The question can be crystallized in the following way:
Do we want the New York Times to educate our students about the less romantic parts of our history or should we, educators, take on this responsibility?
On my flight back to Los Angeles, I reflected on my conversations with the incredible teachers, principals and students from Montreal, and a few ideas stood out:
- One educator shared with me that a primary concern of his was that we cannot continue to raise “ignorant Zionists,” Zionists who “feel, but don’t know.”
- A different teacher thanked us for “showing the complexity of our story, and helping our students see that grey is a good thing.”
As a former high school principal, I remembered that teenagers can detect “BS” (as students crassly called it) quicker than any of us, and, as one student said to me, “If we can Google a story and we’re not taught about it, then my teacher’s credibility is out the door.”
I understand why we would not want to teach about this story of how the Mizrahi community was sometimes mistreated in Israel during its nascent years.
It is too painful; it’s misunderstood; it’s “airing dirty laundry” as some educators might say; and, frankly, people who disparage the Jewish state use stories like these as ammunition in their delegitimization of Israel.
All of that is true, but here’s my take. REBEL AGAINST LOW EXPECTATIONS. Anyone who has taught a teenager, raised a teenager or was once a teenager knows that establishing one’s own identity is a huge part of these years. Part of identity formation is the appetite we all possess to know our history and our story. We must know about our triumphs as well as our imperfections and challenges; only then can we emerge with a greater and more mature love for ourselves and the Jewish people.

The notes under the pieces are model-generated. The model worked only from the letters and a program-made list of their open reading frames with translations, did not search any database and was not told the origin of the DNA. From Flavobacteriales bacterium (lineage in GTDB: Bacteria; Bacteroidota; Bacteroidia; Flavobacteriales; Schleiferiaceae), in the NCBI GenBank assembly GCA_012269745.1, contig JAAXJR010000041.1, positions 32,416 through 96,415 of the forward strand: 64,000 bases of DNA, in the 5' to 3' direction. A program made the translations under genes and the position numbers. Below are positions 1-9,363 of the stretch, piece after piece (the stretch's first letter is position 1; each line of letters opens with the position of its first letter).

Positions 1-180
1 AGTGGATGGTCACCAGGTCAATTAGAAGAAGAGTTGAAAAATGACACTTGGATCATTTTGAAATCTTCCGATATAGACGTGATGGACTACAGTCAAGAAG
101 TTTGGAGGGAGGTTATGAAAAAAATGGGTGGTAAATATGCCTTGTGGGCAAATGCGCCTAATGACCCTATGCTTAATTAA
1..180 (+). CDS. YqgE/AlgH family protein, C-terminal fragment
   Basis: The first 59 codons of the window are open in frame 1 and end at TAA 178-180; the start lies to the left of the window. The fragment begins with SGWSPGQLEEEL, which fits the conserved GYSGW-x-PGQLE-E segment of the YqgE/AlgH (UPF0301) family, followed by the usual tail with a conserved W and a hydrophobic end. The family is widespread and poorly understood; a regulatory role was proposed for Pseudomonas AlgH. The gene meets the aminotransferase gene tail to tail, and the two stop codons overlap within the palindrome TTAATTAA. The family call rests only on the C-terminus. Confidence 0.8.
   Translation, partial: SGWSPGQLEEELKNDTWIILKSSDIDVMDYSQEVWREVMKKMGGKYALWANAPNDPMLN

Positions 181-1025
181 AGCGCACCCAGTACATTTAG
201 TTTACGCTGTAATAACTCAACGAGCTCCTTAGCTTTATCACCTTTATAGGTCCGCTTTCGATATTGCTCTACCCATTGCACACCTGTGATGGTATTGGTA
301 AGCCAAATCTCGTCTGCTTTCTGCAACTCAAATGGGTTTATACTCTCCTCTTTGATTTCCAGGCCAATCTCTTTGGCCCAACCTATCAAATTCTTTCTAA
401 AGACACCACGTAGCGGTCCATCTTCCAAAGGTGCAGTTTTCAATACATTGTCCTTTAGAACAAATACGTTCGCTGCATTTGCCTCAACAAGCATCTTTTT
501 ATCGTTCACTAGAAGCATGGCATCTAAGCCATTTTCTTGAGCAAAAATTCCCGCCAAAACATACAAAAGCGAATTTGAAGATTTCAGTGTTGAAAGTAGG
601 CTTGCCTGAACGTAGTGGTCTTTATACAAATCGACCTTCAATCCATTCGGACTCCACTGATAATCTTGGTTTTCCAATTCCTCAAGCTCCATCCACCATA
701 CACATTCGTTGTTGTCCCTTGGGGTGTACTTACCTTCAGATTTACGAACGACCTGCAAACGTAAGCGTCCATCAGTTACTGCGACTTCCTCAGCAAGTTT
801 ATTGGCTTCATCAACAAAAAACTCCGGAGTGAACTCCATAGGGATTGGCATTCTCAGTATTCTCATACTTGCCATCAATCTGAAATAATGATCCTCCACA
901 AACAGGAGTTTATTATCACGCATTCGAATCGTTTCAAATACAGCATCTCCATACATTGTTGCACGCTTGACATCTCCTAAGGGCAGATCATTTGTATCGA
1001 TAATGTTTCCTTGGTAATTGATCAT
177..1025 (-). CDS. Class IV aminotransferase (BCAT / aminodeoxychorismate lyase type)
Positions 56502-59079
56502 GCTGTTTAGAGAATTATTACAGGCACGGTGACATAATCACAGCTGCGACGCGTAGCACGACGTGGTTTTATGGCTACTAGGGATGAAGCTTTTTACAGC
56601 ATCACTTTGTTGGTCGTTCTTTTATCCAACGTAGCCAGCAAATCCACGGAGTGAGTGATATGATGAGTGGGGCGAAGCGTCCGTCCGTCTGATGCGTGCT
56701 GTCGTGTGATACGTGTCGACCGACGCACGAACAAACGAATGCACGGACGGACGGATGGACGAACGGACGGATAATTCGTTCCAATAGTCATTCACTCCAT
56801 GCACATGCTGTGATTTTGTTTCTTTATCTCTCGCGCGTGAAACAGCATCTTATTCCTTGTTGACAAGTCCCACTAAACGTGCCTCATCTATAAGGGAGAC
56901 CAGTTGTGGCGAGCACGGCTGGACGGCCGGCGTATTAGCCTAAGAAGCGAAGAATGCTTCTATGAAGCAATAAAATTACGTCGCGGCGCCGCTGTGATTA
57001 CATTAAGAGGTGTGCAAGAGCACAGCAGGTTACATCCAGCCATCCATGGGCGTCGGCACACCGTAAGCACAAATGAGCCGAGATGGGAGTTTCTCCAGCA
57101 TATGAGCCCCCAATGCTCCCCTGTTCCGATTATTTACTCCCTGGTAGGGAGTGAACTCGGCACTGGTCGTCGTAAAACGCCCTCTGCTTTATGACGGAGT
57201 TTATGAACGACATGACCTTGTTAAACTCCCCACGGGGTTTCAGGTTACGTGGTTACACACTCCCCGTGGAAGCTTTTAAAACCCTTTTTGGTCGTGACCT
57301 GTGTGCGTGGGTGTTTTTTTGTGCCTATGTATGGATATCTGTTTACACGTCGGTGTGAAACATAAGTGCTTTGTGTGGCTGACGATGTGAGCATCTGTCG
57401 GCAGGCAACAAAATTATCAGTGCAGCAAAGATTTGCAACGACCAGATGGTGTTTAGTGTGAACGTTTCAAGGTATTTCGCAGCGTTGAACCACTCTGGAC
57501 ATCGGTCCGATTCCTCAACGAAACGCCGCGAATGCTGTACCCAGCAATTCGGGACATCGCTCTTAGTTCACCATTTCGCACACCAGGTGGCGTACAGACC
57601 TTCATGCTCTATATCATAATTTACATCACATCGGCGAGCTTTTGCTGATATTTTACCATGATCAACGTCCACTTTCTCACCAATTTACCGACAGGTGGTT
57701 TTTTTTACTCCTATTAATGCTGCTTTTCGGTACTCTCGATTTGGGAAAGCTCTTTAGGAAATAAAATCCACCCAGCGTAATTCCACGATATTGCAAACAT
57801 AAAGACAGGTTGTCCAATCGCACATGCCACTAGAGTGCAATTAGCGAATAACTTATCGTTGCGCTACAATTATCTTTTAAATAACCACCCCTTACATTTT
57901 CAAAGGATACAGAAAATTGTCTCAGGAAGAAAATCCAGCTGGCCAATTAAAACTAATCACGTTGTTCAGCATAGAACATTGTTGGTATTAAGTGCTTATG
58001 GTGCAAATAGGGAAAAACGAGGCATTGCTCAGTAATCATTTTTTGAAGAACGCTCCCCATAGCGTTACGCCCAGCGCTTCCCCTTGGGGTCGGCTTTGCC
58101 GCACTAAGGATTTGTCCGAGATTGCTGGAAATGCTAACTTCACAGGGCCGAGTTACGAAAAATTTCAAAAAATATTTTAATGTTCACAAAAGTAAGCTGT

In the business world, the top CEOs and corporate go-getters don’t say “I can’t” or “it’s too hard.” That sentiment does not exist in their vernacular. We need to inoculate ourselves against the malady of the low expectations.
I believe that we must actively rebel against these low expectations of our students. I have seen time and again how positively students respond to challenges. Forgive the jargon, but it has much to do with the notion of a healthy self-efficacy. When we present our young people with a challenge that is difficult but ultimately within their reach, they derive a tremendous amount of satisfaction from what they do, and their belief in their ability to accomplish difficult tasks.
In terms of Israel education, we need to think aspirationally. We can push our students to have a deep, unconditional and passionate love for Israel, while simultaneously teaching them (in age- appropriate ways) the complex history of our people in modern times.
So, for this week’s newsletter, please see our previous post on the Yemenite Children Affair as well as our video on the remarkable ways Israel saved Jews around the world. Months before the New York Times article, we covered this story. Our media lab stories are intended to be framed in a way that they are both timely and evergreen with the goal of being helpful, relevant and consistent.
Help your students by learning with them, guiding them, and discussing with them. At a certain point in their developmental stage, one thing is clear – we cannot ignore our challenging stories, and the good news is that we have practical ways to teach our young people about them and contextualize them.
Encourage your students, have confidence in your students, and let’s make sure we all rebel against low expectations.